A quick summary of how I planted native grass and flower plugs this spring!
(See my previous post about how to order native plant plugs, if you haven’t gotten that far yet).
Prepping the site
Ensure that your planting area is thoroughly weeded prior to planting plugs. (I was a bit lazy and did it as I went).
Placement of plant tags
This winter, I tried and tried…and tried some more to sketch out on paper an exact planting plan. Honestly, it stressed me out a little. I worried I had ordered the wrong varieties and the wrong amounts of everything.
Finally I decided that I’d simply write out labels, one for each ordered plug, which I could then move around the garden to my heart’s content until I was happy with the placement. So that’s what I did! We’ll see how everything looks once it’s fully grown, and we can make adjustments as needed at that time.
Hopefully the grasses and other deep rooted plants will help stabilize our sloped areas! Notice the strawberry plant between Rocky Mountain Fescue in the photo below. That isn’t a wild strawberry, but an existing one (one of the few that survived following being grazed by deer), but I have planted quite a few wild strawberries throughout this native planting. They grow and spread like crazy, and I’m hoping they’ll make a great groundcover layer!
Picking up plugs
We drove up to ALCLA Native Plants to pick up our large plug order. All 330ish plugs were contained in 4 not-very-big trays. If you’re not prepared for that, you may feel shocked and disappointed because you are paying a premium for these plugs, after all.
Can you believe there are approximately 330 plugs on the above photo?
Each different type is plastic-wrapped together in bundles of 5-6 (a couple were fragile and left in their hard plastic container for that reason). ALCLA Native Plants substituted a few items which they apparently had run out of, which I wasn’t aware of but they informed me on pickup.
It wasn’t a big deal though- liatris ligustylis was subbed for liatris punctata, and instead of 12 goldenrod plugs, I received 3 plugs plus 6 slightly larger plants.
Some of the varieties have only very tiny buds in their containers, especially the fireweed, so it hardly looks like there’s anything in there at all. ALCLA staff have assured me each one does have a live bud though, and to contact them in the event that they don’t grow.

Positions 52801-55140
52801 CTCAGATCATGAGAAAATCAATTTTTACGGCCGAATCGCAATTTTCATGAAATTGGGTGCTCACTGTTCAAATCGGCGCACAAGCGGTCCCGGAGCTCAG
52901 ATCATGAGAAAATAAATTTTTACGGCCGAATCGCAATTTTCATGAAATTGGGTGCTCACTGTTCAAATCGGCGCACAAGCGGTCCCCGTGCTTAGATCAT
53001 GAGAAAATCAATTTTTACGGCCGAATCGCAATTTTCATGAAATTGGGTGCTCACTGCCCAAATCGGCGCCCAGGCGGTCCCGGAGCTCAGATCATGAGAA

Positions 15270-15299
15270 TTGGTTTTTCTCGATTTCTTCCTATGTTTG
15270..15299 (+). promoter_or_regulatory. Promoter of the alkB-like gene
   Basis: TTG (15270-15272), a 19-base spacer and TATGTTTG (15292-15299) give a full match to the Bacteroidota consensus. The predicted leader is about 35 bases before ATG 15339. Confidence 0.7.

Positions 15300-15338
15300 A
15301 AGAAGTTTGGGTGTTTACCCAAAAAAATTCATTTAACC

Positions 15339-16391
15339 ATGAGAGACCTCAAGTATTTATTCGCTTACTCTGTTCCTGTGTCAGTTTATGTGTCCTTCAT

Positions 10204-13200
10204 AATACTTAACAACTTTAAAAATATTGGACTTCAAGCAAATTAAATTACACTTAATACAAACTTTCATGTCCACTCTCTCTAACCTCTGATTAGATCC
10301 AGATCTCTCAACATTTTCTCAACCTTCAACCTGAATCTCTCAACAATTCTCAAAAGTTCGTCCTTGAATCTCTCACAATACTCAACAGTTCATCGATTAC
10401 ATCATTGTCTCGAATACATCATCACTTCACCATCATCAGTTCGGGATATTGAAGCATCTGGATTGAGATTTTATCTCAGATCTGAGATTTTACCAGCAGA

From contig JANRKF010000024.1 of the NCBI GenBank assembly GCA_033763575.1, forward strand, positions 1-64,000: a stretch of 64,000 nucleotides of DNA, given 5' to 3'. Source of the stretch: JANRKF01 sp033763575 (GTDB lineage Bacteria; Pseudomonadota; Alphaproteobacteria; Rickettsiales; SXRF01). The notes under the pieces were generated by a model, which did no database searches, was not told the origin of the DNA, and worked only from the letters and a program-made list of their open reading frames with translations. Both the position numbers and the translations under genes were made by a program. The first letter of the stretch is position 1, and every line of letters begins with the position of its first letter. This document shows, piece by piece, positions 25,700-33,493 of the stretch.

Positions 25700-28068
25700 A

This pictured auger of sorts that is attached to a cordless drill was such a handy tool for planting all these plugs! I was grateful to borrow it from family, and it made my life so much easier. This is the exact one I used and can highly recommend.
Plus some good old fashioned muscles for the planting! You can even involve your young children. (So really, you don’t need that many muscles after all).
If you’re smarter than me and prefer to keep your hands and nails looking great, I’d also recommend using gardening gloves. Ha!
I did not add any compost or amendments of any type to the soil. I had planted quite a few ‘sample’ plugs last year, pretty much all of which thrived and grew well. Presumably, this means the soil is fertile enough (and not too fertile!) for native plants.
Be sure to water plugs thoroughly after planting them. Thereafter, water every few days or whenever the soil feels dry for the next 8 weeks. After that, you should monitor carefully about once per week, and water only when the soil feels dry.
Once the first year is past, you shouldn’t need to water anymore! This is assuming you’ve planted the right plant in the right place, of course. During extended drought periods, you may choose to water occasionally to maintain the plant’s best appearance.
I haven’t yet planted all the plugs I received; probably only about half. There is a lot of rain expected for the next few days in this area, and I didn’t want to risk losing the especially tiny or fragile plugs.
Hopefully the ones I did plant won’t be drowned or washed away or beaten down by heavy rain!! Meanwhile, I’ll give the unplanted trays a soak because the little plugs do dry out really quickly in the hot sun.